Thursday, 7 July 2016

Weaving our way

Moored under the canopy of the huge canal warehouse
Not much more than a hundred years ago Burnley was the largest producer of cotton cloth in the world. Yes, in the world. In 1910 there were nearly a hundred thousand power weaving looms in the town.
The legacy of that is the ‘Weavers’ Triangle’, a close packed collection of sturdy stone mills, warehouses and associated industrial buildings along the edges of the canal – which was of course a major transport highway for their supplies and produce in the mid 19th century.
But the cotton weaving industry collapsed and so, too, did many of these once proud buildings. Now, though, they are the centre of a major regeneration process, supported in part by the Prince’s Regeneration Trust.

Seadog Brian admires the new bridge and public space
As we came into the area , it was clear that some work has been done – a school incorporates part of an old warehouse, there’s a stylish new canal bridge (isn't there always a bridge in these schemes!) and a new canalside seating area – but it’s clear that there’s much to be done too.
We moored up under the canopy of the fine canal warehouse to visit the Weavers’ Trust Museum. Which was shut: it only opens Saturday through to Tuesday afternoons. It was Wednesday. I really struggle with the lack of visitor information about some of these schemes: beyond Wikipedia, there’s little even on the internet.

Rose Grove – home of rubbish dredged from the canal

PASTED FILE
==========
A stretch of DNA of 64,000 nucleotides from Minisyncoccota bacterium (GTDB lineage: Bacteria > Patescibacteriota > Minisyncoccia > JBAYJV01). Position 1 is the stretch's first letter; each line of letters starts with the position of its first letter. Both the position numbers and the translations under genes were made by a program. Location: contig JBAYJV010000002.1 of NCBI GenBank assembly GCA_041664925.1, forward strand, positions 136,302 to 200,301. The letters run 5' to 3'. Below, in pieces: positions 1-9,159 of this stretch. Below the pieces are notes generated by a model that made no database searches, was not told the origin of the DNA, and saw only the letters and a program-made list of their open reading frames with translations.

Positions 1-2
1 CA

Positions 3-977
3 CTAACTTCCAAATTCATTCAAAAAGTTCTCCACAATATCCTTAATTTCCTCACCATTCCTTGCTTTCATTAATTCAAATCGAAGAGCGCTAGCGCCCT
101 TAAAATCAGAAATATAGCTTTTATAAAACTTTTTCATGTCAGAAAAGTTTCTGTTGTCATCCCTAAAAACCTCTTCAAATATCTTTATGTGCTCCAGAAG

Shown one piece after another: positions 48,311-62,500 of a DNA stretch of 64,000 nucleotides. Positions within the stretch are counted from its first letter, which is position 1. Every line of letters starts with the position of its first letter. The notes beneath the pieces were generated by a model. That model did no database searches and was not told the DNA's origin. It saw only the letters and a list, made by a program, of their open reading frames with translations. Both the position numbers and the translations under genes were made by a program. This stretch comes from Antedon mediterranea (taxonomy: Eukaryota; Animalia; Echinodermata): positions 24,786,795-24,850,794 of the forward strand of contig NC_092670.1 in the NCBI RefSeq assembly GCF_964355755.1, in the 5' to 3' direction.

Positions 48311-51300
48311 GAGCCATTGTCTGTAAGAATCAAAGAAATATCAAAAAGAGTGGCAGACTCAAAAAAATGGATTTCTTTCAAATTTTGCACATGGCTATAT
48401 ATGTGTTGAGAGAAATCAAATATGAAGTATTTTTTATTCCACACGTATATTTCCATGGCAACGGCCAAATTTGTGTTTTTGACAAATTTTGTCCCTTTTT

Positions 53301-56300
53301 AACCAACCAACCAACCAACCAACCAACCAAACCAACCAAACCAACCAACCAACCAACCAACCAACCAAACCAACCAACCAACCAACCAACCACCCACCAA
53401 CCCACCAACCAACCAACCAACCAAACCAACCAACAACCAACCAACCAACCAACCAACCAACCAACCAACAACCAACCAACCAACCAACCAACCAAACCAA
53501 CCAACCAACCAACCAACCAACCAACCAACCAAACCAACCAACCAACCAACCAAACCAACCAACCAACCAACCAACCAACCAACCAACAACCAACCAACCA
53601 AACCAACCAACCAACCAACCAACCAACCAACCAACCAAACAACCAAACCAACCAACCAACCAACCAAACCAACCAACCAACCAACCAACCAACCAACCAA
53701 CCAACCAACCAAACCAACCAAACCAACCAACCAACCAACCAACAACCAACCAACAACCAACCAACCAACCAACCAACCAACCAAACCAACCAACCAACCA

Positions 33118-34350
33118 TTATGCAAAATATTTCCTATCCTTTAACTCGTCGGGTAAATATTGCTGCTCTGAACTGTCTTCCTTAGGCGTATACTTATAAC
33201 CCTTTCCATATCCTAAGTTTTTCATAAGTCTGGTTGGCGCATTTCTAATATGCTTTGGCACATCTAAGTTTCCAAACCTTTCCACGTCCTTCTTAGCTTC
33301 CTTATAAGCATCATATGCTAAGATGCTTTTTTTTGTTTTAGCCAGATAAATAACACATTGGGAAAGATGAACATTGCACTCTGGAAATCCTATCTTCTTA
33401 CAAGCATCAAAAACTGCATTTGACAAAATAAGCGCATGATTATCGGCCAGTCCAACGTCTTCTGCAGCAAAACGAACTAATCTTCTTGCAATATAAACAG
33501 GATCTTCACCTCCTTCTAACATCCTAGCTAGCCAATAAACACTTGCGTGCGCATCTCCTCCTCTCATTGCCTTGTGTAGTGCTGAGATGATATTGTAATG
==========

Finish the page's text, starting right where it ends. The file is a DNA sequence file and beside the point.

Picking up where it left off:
The cruise into Burnley had hardly been inspiring; the water black and our prop churning endless rubbish off the bottom. We filled up with drinking water at Rose Grove services (was ever a spot less appropriately named!) where CRT collects the many shopping trollies and junk it excavates from the canal.
The Exbury Egg energy efficient workspace
After the Weavers’ Triangle, the canal swings hard left by the old Finsley Wharf where a large wooden egg stands canalside. It’s the Exbury Egg , an ‘energy efficient, self sustaining work space’ that’s there for the summer as part of a national tour.

Looking down on the town centre from the embankment
And then we were on the famous straight mile; the massive embankment that drives the canal high along the edge of the town, with the centre on one side and lines of Coronation Street style terraced houses on the other. Another astounding feat of 18-19th century engineering.

Oops! A back garden collapsed into the canal
Glad to be back in the countryside again after these urban miles, we moored last night opposite Reedley Marina where our only reminders of the 21st century were the distant thrum of the M65 and a couple of scrotes who screamed up the towpath on their mini-moto bikes. Fortunately it soon rained so they scuttled back home to their mum
and left us to listen – and watch on a hiccoughing, sketchy live stream – to Wales sadly losing to Portgual.

1 comment:

  1. Having spent much of my early life and part of my working life in and around the North West Industrial region I still find it strange to view it through todays eyes. Despite the dark mills and narrow, often lorry packed street, it was till full of life and excitement. At he end of the working day there were lines of buses waiting for all those workers rushing out of the many many factories when the whistle blew...that is apart from the hundreds, yes hundreds who flocked out on their bikes. The decline was swift and dereliction followed on very quickly....those companies who took advantage of empty factory space found it tough going and many just got discouraged. True there are regeneration schemes but the reality is that noble as there intentions are it never will return the areas to there former glory days. Often think that despite the heritage and nostalgic views of the past it would be best to flatten and move on (sacrilege I know but we all move on don't we)